About the most amazing thing to come out of this Gaines-vilification is that new country fans, the ones who fled to line-dancing when rap metal scared them off, are now coming off like country purists.
These Johnny- and Janey-come-latelies think dye jobs like Dixie Chicks and Shania Twain are sticking to their roots. For the love of slain Stringbean! Shania's wearing a top hat, squirtin' and shillin' lipstick on a TV commercial and making synth-horn-saddled records with hubby/producer Mutt "Def Leppard" Lange that sound about as country as the Eurythmics. By these fans' estimation, Jennifer Lopez has got to be the second coming of Loretta Lynn! Why stop there? Why not crown DJ Shadow the next Junior Samples?
How can these same yahoos begrudge Garth his mascara when he's been shoving Aerosmith, Billy Joel and KISS covers at them for the past six years? Like they'd even know an Ernest Tubb song if you played it for them!
If you've got to hate Garth, there's plenty more serious breaches of trust to bemoan than his letting the fiddle player hook up with a Mellotron dealer. Start with "Right Now," which grafts the Youngbloods' "Get Together" onto Cheryl Wheeler's anti-gun anthem "If It Were Up to Me." Conveniently, he skips the line about getting rid of the guns so he can have a say-nothing political song that won't piss off any gun-rackers who might buy a Garth Brooks CD.
And yet he still managed to offend this guy from Gainesville, Georgia, who wonders, "Since when does an Oklahoman say 'Brotha' instead of 'Brother'?"
More than one music fan has identified the album a sure sign of the apocalypse. Garth, for lack of a better word, is greed. But in this case, greed is not good. Remember how he whined like a baby against the reselling of CDs? He probably blames the used CD stores for why he can't sell 10 million units each time out, and maybe he's right. If he sells three or four million now, everyone thinks it's a failure.
But Garth figured out new and more reprehensible ways of punishing his flock. Like deleting his first six albums, forcing fans who didn't buy them fast enough to shell out three times as much for limited-edition greatest hits, boxed sets and live sets at Christmas time -- all of which he would also eventually delete.
Good riddance, I say. Brooks is operating like Disney, who hold up a gun to whatever classic video they're about to take off the market and blackmail you into preserving your kid's favorite movie -- a twisted capitalist game of "Bambi gets it or else."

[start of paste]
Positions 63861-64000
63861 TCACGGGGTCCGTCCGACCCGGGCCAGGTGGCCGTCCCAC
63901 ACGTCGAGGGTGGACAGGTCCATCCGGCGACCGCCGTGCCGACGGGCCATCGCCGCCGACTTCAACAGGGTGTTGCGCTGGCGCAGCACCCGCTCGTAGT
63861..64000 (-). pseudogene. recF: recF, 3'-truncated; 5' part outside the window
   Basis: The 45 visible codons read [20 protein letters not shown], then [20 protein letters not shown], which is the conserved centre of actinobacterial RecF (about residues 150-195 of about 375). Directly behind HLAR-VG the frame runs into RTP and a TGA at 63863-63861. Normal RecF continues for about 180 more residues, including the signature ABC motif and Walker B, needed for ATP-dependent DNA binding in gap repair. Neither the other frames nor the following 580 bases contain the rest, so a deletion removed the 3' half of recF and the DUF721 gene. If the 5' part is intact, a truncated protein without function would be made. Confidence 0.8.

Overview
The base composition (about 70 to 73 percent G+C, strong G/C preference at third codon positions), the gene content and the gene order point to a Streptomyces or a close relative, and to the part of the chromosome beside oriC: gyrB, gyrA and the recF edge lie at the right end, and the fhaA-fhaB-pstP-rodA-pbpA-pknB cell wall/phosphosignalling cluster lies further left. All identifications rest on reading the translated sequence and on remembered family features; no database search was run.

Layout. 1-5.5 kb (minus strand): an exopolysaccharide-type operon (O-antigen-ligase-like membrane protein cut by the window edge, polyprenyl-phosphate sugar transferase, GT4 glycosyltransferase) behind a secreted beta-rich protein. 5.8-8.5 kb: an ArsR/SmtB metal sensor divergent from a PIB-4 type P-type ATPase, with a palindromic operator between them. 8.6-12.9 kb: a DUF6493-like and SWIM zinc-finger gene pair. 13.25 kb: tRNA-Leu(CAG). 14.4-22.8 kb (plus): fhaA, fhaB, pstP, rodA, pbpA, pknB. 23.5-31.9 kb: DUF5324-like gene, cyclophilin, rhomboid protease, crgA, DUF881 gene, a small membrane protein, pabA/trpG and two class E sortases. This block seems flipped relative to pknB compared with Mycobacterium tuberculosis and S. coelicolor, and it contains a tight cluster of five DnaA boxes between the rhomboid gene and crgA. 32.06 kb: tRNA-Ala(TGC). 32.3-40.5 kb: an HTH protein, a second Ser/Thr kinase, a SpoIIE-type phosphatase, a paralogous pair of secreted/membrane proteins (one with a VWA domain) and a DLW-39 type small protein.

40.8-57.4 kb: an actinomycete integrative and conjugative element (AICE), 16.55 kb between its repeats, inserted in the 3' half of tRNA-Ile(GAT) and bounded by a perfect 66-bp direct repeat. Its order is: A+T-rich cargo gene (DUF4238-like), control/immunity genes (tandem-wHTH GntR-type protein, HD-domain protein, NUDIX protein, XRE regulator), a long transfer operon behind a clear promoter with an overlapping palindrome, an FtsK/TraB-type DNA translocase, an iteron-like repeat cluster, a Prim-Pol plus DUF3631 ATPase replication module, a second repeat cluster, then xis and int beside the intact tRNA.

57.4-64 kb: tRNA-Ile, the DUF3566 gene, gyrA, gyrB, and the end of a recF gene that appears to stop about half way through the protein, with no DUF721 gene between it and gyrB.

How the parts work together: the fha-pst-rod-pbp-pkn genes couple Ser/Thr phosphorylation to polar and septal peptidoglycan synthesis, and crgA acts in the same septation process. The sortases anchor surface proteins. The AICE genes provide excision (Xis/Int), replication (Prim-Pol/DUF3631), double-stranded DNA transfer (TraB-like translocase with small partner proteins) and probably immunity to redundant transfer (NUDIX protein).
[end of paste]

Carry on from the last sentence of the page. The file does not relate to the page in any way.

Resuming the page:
Who's to say CGGB's putting his country muse on ice isn't some marketing strategy right out of the Old Coke/New Coke handbook? Take away beloved Garth, replace him with Chris and bring Garth back when those 10 million units return to their senses.
Unless you share the same opinion as Joe Daniel from Pasadena, Texas, who claims that "this is Garth's Sgt. Pepper."
You'll recall that the Fabs all grew mustaches and kept the trusted brand name completely off the European editions of Pepper, except for that bed of flowers that spelled BEATLES. Like them, Garth's also grown goofy facial hair and left his name off the spine of his new CD, but it has a booklet with a choice of two covers, one with Garth's name, one without, so as not to confuse Kmart shoppers.
Which is where the similarity ends. When the Beatles donned Day-Glo Salvation Army Band outfits, they were deliberately cutting ties with the past and stood beside wax dummies of their former moptop selves so no one missed the point. When Madonna immersed herself in sex bondage gear for Erotica, she made no apologies to her fans, never said, "I'm only kidding, I'll go back to that Boy Toy bit next time if this makes you really uncomfortable." When Bowie did interviews as Ziggy, he didn't pull reporters aside and say, "Listen, I'm still the same old Anthony Newley mimic I always was, only with brighter lipstick." Those artists drew a line in the dirt and never crossed back.
But not double crossover Garth. He'll line-dance all over that dirt marker, to ensure more units than he can afford to lose won't boot-scoot away. As his backpedaling TV special proved, CGGB wants to be Old Coke and New Coke at the same time. Either way, he's just flat and less fizzy.